Leonardo da Vinci definitely did not sculpt the Flora bust
"It is machination, it is deception," said the director general of the Berlin Royal Museums in his defense when criticized for buying a fake. Wilhelm Bode did not budge an inch: The sculpture he acquired in 1909 was an as-yet unknown production of the great Renaissance master Leonardo da Vinci.
After 100 years and numerous controversies, a group of scientists led by a CNRS researcher has just proven him wrong once and for all. The Flora wax bust, conserved at the Bode Museum in Berlin, recently underwent radiocarbon (14C) dating, which provided both a precise date and an incontrovertible result: It was made in the 19th century, nearly 300 years after da Vinci's death.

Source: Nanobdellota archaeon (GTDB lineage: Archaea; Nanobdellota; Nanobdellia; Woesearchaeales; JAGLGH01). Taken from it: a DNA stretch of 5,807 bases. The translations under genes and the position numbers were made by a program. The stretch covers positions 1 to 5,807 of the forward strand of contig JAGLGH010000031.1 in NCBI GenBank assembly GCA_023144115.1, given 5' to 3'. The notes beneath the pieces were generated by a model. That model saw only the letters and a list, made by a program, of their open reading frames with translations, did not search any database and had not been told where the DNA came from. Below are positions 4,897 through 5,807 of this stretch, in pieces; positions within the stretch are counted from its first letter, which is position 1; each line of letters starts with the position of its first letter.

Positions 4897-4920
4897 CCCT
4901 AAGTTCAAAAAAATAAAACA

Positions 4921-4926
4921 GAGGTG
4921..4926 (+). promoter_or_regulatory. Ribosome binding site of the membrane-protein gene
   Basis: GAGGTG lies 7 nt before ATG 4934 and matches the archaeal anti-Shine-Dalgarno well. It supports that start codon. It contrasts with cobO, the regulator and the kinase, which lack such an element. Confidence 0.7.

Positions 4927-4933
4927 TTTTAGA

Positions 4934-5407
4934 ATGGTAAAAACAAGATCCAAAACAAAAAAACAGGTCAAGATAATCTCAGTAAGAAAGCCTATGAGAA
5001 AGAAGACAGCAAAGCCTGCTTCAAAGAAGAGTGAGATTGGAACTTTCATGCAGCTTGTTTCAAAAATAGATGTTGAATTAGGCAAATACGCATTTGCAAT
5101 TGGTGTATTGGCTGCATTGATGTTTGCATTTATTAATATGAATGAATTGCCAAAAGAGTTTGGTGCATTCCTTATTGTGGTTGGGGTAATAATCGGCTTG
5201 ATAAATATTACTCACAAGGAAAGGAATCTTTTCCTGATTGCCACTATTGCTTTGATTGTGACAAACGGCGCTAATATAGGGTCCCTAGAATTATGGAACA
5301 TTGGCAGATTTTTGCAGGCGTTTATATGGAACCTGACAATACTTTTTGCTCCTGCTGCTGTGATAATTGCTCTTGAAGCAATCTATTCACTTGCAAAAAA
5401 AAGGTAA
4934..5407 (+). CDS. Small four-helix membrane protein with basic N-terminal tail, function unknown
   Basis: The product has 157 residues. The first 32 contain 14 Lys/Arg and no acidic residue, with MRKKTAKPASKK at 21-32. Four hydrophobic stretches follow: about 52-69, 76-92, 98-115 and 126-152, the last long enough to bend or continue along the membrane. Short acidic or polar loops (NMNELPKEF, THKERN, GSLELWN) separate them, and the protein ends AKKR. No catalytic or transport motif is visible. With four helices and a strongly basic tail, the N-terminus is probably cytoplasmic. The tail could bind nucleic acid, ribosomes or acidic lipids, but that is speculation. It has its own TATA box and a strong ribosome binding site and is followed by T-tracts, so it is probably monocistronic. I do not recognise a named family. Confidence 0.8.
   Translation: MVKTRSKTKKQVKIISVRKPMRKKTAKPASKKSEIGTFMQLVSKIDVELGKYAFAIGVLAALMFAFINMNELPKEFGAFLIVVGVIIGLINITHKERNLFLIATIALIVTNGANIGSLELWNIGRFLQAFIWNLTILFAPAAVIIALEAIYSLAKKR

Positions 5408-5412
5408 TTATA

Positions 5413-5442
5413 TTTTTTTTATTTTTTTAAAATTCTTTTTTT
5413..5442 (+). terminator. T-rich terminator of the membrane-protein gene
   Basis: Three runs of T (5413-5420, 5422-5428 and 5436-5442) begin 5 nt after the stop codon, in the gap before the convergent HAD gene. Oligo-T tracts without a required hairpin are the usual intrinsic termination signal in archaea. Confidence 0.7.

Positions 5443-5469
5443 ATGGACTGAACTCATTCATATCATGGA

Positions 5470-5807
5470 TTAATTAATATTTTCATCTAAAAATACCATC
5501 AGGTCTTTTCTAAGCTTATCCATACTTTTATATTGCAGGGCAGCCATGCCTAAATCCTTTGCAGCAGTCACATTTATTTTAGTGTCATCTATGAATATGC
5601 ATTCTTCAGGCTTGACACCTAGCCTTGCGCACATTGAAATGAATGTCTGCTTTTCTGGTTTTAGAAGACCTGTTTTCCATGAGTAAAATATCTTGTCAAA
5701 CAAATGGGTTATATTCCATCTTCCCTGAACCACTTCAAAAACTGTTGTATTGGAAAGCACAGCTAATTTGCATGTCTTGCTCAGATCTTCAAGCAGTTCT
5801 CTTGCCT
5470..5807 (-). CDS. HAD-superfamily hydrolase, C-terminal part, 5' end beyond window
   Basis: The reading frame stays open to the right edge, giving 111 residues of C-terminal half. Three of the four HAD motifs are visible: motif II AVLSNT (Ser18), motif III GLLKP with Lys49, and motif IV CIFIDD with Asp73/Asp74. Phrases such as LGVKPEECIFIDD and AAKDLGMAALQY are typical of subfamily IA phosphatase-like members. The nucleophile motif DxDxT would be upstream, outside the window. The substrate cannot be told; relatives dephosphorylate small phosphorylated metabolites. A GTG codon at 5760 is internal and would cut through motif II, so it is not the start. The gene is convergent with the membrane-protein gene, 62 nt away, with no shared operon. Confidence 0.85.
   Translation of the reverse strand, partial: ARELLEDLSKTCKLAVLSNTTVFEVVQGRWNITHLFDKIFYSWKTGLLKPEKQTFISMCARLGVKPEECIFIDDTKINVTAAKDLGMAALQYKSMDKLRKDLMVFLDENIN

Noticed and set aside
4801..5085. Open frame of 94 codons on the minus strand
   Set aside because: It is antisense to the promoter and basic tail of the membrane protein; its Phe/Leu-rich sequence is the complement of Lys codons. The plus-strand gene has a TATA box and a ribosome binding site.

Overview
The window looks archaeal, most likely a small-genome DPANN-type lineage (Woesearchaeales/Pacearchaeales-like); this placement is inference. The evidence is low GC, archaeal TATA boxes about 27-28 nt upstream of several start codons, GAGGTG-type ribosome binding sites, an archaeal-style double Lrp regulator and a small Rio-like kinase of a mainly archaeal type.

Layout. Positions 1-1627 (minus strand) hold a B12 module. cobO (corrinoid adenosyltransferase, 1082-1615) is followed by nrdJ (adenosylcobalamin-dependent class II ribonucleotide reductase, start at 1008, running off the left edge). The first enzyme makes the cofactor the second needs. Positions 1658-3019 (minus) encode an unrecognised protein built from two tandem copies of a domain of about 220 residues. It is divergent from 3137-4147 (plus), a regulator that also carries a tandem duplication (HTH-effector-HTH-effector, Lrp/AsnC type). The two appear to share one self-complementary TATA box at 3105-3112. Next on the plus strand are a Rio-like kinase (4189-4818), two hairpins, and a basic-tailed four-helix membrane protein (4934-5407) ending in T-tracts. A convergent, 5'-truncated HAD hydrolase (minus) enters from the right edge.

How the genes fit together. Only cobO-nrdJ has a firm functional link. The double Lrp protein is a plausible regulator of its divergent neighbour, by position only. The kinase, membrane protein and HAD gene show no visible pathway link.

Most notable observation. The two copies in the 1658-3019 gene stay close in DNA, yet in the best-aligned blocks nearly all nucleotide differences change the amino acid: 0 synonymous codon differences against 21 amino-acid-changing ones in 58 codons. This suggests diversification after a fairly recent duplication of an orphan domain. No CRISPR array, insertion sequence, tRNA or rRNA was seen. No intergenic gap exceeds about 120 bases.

As the sculpture was made primarily from spermaceti, a kind of wax extracted from whales, the researchers had to develop a new calibration method to accurately date the work of art.
Their results, which were published on 15 April 2021 in Scientific Reports, show how 14C dating can be applied to unusual materials.
More information: Ina Reiche et al. New results with regard to the Flora bust controversy: radiocarbon dating suggests nineteenth century origin, Scientific Reports (2021). DOI: 10.1038/s41598-021-85505-x
Journal information: Scientific Reports
Provided by CNRS